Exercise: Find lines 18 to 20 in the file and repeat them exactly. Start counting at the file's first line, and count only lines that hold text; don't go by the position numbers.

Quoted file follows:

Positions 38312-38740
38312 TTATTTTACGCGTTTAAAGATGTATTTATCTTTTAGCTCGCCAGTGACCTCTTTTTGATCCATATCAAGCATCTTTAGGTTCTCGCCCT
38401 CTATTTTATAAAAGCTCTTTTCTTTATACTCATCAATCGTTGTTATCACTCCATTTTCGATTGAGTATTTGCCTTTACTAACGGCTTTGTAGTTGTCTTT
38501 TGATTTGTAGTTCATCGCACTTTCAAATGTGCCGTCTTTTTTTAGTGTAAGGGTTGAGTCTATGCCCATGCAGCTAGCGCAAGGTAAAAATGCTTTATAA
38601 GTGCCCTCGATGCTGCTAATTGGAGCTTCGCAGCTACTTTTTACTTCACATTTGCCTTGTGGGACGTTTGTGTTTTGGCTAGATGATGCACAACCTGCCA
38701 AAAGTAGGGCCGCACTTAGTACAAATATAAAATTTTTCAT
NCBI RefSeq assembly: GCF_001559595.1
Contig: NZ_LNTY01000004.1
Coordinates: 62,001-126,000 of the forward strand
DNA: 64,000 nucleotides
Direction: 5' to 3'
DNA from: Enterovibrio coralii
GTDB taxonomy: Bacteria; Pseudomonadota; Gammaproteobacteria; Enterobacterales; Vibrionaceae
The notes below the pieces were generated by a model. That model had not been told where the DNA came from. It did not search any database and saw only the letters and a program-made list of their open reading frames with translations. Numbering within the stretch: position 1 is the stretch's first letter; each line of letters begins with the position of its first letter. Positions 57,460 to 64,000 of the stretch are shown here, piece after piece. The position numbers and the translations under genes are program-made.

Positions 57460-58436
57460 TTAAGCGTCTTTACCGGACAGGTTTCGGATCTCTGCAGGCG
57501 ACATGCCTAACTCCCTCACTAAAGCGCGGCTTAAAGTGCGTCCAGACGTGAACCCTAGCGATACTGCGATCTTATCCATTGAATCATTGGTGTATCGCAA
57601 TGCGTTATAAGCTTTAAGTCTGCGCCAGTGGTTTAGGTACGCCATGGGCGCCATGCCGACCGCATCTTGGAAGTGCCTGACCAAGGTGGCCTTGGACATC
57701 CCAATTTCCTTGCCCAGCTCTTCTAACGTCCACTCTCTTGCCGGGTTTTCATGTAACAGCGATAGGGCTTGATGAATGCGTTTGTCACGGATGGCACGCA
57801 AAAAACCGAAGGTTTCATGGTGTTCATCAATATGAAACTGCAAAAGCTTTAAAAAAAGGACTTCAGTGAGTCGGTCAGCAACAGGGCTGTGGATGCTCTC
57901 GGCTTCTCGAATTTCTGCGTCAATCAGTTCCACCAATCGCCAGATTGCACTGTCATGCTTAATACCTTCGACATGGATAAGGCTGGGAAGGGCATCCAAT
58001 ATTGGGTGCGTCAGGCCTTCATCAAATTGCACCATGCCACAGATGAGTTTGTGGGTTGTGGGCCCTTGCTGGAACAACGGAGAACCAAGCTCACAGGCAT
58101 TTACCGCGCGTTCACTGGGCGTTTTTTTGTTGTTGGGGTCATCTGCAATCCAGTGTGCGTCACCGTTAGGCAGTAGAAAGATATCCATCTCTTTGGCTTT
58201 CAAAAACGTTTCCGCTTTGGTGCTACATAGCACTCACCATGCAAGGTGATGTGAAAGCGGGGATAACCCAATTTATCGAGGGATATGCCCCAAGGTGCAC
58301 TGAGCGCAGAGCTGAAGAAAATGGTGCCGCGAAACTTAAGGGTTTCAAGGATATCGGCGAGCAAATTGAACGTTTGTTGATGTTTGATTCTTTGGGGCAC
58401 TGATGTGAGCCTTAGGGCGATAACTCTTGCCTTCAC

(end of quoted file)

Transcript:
57601 TGCGTTATAAGCTTTAAGTCTGCGCCAGTGGTTTAGGTACGCCATGGGCGCCATGCCGACCGCATCTTGGAAGTGCCTGACCAAGGTGGCCTTGGACATC
57701 CCAATTTCCTTGCCCAGCTCTTCTAACGTCCACTCTCTTGCCGGGTTTTCATGTAACAGCGATAGGGCTTGATGAATGCGTTTGTCACGGATGGCACGCA
57801 AAAAACCGAAGGTTTCATGGTGTTCATCAATATGAAACTGCAAAAGCTTTAAAAAAAGGACTTCAGTGAGTCGGTCAGCAACAGGGCTGTGGATGCTCTC